ATM® Concept Overview

The ATM® Concept - Abstract

An integrated neural/passive/active functional approach for treating musculoskeletal disorders

Introduction

Active Therapeutic Movements (ATM®s) provide immediate and long-lasting benefits to many back, neck, shoulder, pelvis, hip, and knee sufferers.  By definition ATM®s consist of active neuromuscular movements superimposed upon a specific passive holding.  ATM®s aim to immediately alter symptoms, by affecting the Central Nervous System (CNS) control.  The ATM2® is a clinical tool designed to enable effective user operated ATM®s.

Background

The CNS governs the dynamic movement stability components, namely the neural, passive, active (Panjabi, 1992) and emotional components (Vleeming & Lee, 2000).  These components work throughout the anatomical structures of the musculoskeletal system.  Normal dynamic stability provides the healthy body with the ability to perform normal, good quality, low-energy / high-efficient movements.  In the case of pain, the CNS will change its neuromuscular activation strategy, to a high energy / low efficient movement.  This altered CNS movement control is clearly visible and recognizable in the presence of pain.  More subtle physical tests, EMG investigations and imagery techniques can detect significant muscle control changes in individuals with a history of chronic back pain, even if asymptomatic at the time of testing (Hodges, 2000).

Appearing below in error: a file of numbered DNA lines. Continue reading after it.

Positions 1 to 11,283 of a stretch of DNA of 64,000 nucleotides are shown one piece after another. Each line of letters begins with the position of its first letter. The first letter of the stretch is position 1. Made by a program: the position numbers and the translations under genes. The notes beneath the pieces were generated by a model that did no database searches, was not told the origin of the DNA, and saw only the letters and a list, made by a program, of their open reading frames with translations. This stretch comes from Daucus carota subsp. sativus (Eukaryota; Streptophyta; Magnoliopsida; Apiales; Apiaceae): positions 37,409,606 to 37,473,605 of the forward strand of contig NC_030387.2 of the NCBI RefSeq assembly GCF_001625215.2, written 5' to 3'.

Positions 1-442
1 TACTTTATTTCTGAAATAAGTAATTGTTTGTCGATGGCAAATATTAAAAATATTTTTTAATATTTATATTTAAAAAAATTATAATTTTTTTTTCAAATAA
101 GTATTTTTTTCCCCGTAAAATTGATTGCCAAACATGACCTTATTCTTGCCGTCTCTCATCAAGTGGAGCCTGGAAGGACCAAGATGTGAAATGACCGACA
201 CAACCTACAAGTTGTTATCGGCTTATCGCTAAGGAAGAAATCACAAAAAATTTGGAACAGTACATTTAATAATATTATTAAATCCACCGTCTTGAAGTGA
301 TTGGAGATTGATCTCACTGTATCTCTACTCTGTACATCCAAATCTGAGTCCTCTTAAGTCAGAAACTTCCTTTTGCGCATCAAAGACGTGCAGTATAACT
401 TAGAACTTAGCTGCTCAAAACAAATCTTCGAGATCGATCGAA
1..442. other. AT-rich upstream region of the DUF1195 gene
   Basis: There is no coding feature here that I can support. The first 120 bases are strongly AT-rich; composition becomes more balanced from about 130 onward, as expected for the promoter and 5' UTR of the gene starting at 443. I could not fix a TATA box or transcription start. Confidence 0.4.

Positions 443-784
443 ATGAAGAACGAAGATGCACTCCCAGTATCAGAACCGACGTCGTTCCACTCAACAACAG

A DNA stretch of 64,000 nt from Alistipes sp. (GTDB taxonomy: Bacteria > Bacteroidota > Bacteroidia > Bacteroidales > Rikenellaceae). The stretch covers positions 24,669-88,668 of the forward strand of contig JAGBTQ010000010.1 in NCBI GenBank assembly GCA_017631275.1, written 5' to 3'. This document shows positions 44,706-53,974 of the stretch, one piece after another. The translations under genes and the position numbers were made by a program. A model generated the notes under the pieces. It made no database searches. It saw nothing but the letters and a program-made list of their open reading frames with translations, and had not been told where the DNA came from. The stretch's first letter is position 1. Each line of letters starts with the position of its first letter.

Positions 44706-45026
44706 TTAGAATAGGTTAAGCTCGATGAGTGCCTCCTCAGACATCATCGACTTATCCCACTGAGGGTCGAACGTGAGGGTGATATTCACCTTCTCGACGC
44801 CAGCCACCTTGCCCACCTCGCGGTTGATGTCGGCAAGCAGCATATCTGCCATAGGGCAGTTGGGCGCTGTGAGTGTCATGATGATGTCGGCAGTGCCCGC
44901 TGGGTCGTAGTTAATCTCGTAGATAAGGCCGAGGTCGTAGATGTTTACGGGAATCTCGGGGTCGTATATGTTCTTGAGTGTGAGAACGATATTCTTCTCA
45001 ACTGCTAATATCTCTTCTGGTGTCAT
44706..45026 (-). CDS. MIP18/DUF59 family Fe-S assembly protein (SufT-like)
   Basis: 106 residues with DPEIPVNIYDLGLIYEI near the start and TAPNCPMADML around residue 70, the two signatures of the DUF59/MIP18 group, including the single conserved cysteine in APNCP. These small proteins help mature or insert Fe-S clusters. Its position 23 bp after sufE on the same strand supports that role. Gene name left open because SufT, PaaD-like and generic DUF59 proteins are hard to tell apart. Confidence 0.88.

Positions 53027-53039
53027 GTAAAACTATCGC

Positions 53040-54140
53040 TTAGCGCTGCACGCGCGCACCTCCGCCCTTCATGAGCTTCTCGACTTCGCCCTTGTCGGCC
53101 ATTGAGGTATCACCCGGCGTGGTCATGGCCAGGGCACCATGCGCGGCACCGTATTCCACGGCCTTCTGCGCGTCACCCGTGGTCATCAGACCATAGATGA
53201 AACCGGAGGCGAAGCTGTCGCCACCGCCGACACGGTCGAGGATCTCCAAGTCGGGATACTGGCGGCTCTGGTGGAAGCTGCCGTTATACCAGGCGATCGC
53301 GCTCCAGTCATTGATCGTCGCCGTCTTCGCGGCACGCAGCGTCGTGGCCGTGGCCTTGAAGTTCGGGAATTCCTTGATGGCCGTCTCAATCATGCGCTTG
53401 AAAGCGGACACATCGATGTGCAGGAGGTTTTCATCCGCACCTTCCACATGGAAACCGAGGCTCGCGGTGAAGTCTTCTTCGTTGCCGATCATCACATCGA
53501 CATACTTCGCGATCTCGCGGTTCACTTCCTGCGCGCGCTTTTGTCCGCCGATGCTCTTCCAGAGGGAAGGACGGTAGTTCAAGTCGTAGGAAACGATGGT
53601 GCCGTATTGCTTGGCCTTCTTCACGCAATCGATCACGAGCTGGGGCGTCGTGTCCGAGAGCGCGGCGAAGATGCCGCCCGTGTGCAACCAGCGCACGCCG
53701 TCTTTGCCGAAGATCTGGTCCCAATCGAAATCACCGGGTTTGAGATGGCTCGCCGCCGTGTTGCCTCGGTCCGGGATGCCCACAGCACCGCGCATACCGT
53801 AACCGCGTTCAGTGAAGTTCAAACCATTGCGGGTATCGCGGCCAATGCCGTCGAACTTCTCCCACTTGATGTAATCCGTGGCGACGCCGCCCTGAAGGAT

According to a prospective study on 100 ATP players, 40% were found to have had presence of low back symptoms for greater than 2 weeks limiting tennis performance (Vad, Dines, & Altchek, 2002), and were categorized by the authors as symptomatic low back sufferers.  In studies ATM®s have been found to immediately reduce pain, and increase range of motion in low back sufferers (Moran, 2002).  Additionally, clinical data demonstrates a significant reduction in the amount of treatments necessary to resolve various specific and non-specific lumbar disorders (Archambault, 2002).